The 1.8-million-year-old elephant skeleton, discovered in 1974 by a team led by Richard Leakey, had a fairly complete skeleton, including the skull, two tusks, the mandible, limb bones, ribs, vertebrae and foot bones.
The elephant (Elephas recki) is an ancestor of the modern-day Asian elephant. The researchers used two three-dimensional scanners, "Eva," which provides a quick scan, and "spider," which can capture more detail.
"The mandible of the elephant was very well-preserved," Baev said. "We used spider to get as many details about the teeth as possible."
They also scanned a 1.8-million-year-old giant tortoise, found by Richard and Meave Leakey's team in the early 1980s, and excavated by Meave and her children, Samira and Louise, in 1984. The finding is one of the most complete fossils of a giant tortoise in Africa, Baev said.
"Actually, a human can take a bath in there," Baev said. "It's very big."
Vandals had damaged one of the two crocodile skeletons, possibly by throwing the head, Baev said. Some of its ribs, teeth and other bones are now missing or broken, he added. The scanner allowed the pieces to be digitally reconnected.
"I have used the software to connect these two pieces and to make them whole again," he said.
Another crocodile (Euthecodon brumpti) has a slender snout suited for eating fish, and also dates to 1.8 million years ago. Louise Leakey sacrificed her toothbrush to help clean the fossil before the scanning because the group had left their tools at camp, Baev wrote in his blog.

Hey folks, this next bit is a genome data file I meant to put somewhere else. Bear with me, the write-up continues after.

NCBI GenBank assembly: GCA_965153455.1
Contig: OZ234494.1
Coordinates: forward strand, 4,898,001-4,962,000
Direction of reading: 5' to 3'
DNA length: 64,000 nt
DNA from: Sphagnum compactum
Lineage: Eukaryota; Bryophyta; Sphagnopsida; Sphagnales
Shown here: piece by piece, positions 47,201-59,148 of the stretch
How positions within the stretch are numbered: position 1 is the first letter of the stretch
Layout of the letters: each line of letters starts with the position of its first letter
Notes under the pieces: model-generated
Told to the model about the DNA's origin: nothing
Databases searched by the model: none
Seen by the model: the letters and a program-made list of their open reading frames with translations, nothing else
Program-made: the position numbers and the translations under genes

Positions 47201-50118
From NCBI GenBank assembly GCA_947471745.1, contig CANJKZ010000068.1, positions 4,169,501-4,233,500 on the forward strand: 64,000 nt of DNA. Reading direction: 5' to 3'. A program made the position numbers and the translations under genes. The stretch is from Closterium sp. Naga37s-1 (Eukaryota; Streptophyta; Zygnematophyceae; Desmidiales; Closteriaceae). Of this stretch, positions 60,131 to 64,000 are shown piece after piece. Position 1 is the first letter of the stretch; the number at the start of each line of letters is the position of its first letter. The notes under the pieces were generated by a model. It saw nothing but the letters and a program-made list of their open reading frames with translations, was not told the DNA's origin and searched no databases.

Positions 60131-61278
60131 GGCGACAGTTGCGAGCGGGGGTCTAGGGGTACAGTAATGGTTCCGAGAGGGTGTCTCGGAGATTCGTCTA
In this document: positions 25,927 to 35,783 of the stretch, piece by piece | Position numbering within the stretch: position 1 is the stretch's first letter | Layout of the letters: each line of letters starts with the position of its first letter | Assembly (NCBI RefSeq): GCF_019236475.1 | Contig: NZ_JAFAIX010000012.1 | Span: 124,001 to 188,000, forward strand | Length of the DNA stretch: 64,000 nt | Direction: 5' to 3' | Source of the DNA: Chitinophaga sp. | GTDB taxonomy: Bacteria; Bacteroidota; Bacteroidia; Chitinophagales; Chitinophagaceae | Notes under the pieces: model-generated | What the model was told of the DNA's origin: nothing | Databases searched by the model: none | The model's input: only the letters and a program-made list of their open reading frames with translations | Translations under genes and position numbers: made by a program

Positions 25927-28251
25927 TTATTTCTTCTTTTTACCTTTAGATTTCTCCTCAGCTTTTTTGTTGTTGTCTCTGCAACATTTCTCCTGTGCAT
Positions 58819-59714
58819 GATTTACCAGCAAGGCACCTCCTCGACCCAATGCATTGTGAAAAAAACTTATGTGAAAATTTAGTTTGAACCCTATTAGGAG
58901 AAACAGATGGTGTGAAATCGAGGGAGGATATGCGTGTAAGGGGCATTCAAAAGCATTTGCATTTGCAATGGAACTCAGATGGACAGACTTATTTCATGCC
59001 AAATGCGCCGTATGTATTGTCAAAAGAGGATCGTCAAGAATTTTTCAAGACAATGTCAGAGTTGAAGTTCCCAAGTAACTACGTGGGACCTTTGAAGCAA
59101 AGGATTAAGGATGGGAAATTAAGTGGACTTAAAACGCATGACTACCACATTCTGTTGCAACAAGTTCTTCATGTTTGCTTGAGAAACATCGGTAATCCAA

"For me it was amazing how great the condition of the fossil was," Baev told Live Science. "[But Louise] was actually quite mortified by its condition. She told me it used to be much better."
Louise Leakey said that the nearly complete crocodile skeleton was a find akin to Lucy, a key 3.2-million-year-old fossilized hominid found in Ethiopia in 1973.
"This is crocodile Lucy," she said. "And she was left in the field because she’s too big to move. She’s been very damaged over time — that’s why it was particularly important to get a scan."
For comparisons, at the Turkana Basin Institute the team also scanned the remains of modern animals, including a crocodile, giraffe, rhino, tortoise, buffalo and blue wildebeest. They also scanned hominid skull casts kept at the institute, including Turkana Boy, and 1.5-million-year-old Homo erectus footprints in Illeret, a village close to the institute.
On their last day at the institute, an archeologist who had just arrived from Nairobi happened upon the group.
"As he saw the 3D models, he was amazed," Baev said. "He said, 'But that means I don't have to travel this far to see the fossils.' I imagine that people from all around the world can take a look at all of the fossils we have uncovered."
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Laura is the archaeology and Life's Little Mysteries editor at Live Science. She also reports on general science, including paleontology. Her work has appeared in The New York Times, Scholastic, Popular Science and Spectrum, a site on autism research. She has won multiple awards from the Society of Professional Journalists and the Washington Newspaper Publishers Association for her reporting at a weekly newspaper near Seattle. Laura holds a bachelor's degree in English literature and psychology from Washington University in St. Louis and a master's degree in science writing from NYU.